“Consumers didn’t even always know what it was, and not every merchant was using it, so there was a very high abandonment rate. It turned merchants off very quickly,” he adds.

The system was upgraded a couple years ago with version known as Secure 1.0.2, which removed the need for a password in the middle of a transaction and introduced more sophisticated authentication models from access control server providers. Those changes have enhanced the experience for merchants and consumers and improved security; 3D Secure 2.0 will offer another big step forward, Davie says.

“What 2.0 does is introduce even more data elements that can be used by the issuers, as they work with ACS providers, to authenticate that the transaction is valid and not fraudulent,” Davie explains. “The most important data elements are around the device itself. The model attempts to ascertain: Where is the user? What device are they using? What are they trying to do? Rolling in that information from the device—a PC, phone or tablet—was not available until 3D Secure 2.0.

“More data means better decisions,” he adds. “We’re pretty excited about the concept of more data, better models, better clarity and more scrutiny around each of these authentication attempts.”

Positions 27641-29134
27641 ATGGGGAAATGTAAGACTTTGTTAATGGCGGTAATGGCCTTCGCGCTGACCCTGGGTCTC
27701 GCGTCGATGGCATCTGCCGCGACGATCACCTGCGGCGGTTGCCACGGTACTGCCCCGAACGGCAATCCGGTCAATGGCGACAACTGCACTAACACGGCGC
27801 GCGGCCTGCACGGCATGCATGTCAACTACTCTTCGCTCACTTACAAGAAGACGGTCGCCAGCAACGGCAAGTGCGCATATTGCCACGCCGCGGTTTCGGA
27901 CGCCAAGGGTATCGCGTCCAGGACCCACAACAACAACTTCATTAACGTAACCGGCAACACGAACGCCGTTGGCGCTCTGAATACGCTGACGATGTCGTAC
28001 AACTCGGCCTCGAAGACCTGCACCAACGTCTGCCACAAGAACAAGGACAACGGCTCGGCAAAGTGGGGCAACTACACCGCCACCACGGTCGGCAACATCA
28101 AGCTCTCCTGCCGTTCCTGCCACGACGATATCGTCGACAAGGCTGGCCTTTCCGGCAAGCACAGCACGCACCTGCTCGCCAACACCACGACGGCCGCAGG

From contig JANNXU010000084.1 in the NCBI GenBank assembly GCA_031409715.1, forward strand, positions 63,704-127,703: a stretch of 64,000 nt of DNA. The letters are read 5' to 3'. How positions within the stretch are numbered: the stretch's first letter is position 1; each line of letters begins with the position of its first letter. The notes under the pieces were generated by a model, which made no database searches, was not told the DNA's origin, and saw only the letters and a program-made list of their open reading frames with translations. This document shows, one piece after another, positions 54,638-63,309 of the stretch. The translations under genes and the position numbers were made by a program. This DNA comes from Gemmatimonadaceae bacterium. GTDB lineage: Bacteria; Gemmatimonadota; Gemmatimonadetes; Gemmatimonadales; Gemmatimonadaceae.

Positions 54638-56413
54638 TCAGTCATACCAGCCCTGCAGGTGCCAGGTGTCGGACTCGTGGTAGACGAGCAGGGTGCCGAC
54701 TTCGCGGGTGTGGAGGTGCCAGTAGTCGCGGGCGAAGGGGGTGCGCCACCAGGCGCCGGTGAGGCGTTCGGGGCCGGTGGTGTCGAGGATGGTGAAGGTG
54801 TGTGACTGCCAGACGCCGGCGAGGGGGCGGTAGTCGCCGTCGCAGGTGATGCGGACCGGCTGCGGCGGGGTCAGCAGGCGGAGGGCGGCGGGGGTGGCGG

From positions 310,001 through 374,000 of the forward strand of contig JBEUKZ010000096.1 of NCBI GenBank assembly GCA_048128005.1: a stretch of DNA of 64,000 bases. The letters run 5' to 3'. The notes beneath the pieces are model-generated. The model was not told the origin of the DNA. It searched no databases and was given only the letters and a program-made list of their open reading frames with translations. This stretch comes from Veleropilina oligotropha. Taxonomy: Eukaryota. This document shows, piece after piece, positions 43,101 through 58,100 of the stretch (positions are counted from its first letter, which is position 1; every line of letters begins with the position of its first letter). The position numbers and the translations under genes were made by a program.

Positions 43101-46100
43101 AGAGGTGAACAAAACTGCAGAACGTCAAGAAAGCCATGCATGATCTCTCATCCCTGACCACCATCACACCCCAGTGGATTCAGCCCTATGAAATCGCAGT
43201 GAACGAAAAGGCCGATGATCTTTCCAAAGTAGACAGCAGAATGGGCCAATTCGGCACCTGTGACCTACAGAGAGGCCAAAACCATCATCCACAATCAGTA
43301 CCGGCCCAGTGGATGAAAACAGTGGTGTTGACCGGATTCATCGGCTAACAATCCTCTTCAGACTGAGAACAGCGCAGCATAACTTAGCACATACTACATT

A small number of transactions are going down the 3D Secure rails right now, and the authentication rate should increase as more merchants sign on. Most U.S. card issuers have done the work required on their side, or their card processors have done it on their behalf. Mastercard’s deadline for implementation was in October, and Visa’s is August 2020.

The big change for credit unions with 3D Secure 2.0 should be “a lower incidence of fraud, fewer abandons and higher approval rates,” Davie says. “All things being equal, it should be a more positive step for the entire ecosystem.”

Focus on Smart Authorization

Credit unions should be monitoring the impact of security measures to ensure that they facilitate “the best authorization decisions, ones that do not decline good transactions but catch the bad transactions and decline them outright, stopping fraud before it happens,” Leighton says.

Because card-not-present authorization rates are generally lower than at point of sale, it’s incumbent on credit unions to ensure that their authorization tools and strategies are state of the art and tailored to each of those environments, especially the one where the most significant growth in transactions is occurring. Channel-specific authorization strategies recognize and optimize the differing types of information available in EMV vs. e-commerce transactions.

“A one-size-fits-all authorization strategy tends to decline more valid transactions in the e-commerce realm, and that creates a poor member experience,” Leighton notes. “Recognizing that online transactions are the source of growth, you don’t want members to pull out a competitor’s card because that card has a higher authorization rate online.”